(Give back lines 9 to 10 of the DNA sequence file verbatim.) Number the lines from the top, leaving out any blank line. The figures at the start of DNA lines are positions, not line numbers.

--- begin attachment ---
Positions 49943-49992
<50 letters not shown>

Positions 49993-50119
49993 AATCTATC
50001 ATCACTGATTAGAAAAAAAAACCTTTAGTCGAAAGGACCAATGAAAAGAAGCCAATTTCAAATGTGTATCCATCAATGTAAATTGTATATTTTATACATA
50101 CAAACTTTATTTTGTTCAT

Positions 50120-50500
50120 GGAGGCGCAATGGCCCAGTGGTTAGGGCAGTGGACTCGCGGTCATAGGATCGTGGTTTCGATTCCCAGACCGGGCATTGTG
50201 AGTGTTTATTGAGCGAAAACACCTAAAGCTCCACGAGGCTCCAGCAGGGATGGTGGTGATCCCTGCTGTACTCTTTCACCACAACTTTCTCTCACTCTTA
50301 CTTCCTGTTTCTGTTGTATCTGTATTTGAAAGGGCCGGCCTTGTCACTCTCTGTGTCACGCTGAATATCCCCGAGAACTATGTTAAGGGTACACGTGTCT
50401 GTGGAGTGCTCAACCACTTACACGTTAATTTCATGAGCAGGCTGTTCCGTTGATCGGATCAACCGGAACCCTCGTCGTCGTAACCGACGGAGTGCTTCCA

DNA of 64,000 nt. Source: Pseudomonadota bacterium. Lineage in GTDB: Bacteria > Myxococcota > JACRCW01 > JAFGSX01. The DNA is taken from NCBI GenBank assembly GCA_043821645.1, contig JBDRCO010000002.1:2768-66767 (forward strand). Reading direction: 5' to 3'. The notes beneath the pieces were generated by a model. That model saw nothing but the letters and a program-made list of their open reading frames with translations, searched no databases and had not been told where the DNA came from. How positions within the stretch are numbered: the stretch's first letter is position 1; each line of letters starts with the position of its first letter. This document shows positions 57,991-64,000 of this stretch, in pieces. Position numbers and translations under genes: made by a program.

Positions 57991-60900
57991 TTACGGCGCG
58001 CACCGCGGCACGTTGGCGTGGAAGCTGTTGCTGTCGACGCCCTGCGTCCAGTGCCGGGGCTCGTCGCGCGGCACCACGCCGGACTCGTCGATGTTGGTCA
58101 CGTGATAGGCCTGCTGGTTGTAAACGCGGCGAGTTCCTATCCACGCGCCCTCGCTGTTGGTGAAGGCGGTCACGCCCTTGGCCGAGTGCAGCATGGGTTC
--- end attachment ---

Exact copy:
50201 AGTGTTTATTGAGCGAAAACACCTAAAGCTCCACGAGGCTCCAGCAGGGATGGTGGTGATCCCTGCTGTACTCTTTCACCACAACTTTCTCTCACTCTTA
50301 CTTCCTGTTTCTGTTGTATCTGTATTTGAAAGGGCCGGCCTTGTCACTCTCTGTGTCACGCTGAATATCCCCGAGAACTATGTTAAGGGTACACGTGTCT